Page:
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|For a short time, it looked like UNLV would be a sure bet for Tiger Woods. (Courtesy of americasupportsyou.com)|
A lot of celebrities and athletes enjoy the freedom and anonymity that Las Vegas supplies. Tiger Woods is no exception. Fifteen years ago, a teenage Woods nearly selected UNLV as his college of choice over Stanford.
Ask nearly any major celebrity to discuss his favorite getaway, and Las Vegas will make the short list. We embrace stars here, but we also give them room to breathe. Sinatra loved it here, Elvis probably spent more time here than anywhere but Graceland, and Michael Jordan and Charles Barkley sightings are so common around town that people barely take the time to stare.
Thus, it should come as no surprise that "The Man Who Is Golf" also feels right at home in Las Vegas.
Tiger Woods comes here as often as seven or eight times a year, sometimes for work, other times for play, but he's always assured he'll have a good time and be afforded the privacy he deserves. But few realize just how closely he is connected to our community.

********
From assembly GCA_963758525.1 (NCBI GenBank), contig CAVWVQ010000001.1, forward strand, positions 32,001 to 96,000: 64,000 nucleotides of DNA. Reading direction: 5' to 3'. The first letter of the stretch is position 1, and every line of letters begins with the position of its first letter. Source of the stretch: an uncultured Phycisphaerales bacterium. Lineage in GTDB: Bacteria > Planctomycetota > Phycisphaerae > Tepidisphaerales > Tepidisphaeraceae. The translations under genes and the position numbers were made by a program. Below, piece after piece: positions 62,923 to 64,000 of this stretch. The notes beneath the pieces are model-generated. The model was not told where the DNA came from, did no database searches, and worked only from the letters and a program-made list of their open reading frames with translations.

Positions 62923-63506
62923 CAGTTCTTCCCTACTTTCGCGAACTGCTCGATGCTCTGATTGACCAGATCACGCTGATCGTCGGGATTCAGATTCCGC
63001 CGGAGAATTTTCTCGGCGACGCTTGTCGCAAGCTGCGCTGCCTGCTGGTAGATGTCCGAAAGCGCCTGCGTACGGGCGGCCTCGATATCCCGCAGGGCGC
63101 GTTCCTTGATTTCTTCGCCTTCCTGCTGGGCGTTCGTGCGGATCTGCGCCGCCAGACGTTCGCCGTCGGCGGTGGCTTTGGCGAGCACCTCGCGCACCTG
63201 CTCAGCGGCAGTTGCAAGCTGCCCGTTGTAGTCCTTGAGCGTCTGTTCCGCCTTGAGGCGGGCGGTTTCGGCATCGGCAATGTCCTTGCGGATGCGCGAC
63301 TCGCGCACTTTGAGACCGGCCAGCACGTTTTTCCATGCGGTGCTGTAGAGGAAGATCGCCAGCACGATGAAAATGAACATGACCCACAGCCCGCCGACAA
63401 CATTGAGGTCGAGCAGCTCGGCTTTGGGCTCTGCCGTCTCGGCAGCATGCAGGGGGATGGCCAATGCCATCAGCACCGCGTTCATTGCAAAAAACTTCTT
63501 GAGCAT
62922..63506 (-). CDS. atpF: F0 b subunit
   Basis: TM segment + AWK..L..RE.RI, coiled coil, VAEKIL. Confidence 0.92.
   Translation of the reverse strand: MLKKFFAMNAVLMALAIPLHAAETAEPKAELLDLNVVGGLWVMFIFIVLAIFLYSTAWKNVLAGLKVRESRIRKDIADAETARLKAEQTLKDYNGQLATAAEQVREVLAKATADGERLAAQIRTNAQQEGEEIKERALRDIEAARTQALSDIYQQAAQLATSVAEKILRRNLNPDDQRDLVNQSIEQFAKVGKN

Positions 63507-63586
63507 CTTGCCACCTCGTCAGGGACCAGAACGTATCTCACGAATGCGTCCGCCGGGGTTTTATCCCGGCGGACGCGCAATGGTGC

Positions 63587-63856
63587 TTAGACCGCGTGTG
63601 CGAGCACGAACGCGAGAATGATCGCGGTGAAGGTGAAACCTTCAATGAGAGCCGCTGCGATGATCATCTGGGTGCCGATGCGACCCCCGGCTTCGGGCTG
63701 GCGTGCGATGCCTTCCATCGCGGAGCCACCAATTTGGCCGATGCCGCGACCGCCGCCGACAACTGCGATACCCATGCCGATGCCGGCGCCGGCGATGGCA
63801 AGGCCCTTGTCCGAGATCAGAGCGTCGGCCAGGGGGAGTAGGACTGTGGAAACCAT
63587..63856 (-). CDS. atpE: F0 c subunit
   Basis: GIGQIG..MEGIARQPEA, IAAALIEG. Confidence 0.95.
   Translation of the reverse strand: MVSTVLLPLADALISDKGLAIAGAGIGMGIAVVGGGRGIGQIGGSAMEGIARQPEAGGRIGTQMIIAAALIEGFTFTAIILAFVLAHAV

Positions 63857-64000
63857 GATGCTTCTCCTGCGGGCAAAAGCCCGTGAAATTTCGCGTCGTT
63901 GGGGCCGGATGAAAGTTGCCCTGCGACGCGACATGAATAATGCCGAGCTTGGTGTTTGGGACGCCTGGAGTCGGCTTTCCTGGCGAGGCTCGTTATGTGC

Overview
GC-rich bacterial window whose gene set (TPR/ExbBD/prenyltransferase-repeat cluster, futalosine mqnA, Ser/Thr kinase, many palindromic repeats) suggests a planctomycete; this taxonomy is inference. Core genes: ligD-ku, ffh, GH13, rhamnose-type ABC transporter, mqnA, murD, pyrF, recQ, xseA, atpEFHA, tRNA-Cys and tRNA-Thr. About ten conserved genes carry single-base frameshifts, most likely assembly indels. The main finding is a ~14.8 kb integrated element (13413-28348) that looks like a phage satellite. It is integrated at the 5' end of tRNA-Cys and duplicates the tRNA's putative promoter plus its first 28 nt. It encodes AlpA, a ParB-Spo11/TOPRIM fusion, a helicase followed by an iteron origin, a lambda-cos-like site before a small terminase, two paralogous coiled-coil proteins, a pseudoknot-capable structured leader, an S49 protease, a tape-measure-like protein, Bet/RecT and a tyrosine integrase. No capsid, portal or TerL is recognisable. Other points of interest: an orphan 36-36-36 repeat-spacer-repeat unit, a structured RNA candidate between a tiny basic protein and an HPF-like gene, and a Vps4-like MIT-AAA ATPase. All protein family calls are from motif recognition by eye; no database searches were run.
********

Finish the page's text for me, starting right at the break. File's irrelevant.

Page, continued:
Las Vegas almost had him as a permanent resident 15 years ago, when he narrowed his selection of college golf programs from the more than 100 schools on bended knee down to two, Stanford and UNLV. And as much as we may love our Rebels in Vegas, when it comes to the bigger picture of life, what parent given the choice between full rides to those two schools wouldn't push his child to become a Cardinal? Earl and Kultida Woods knew that a Stanford education radiated credibility in the corporate world that awaited Tiger when he turned pro, and that translated to big endorsement dollars. But Woods' final choice was by no means a slam dunk, as insiders will tell you.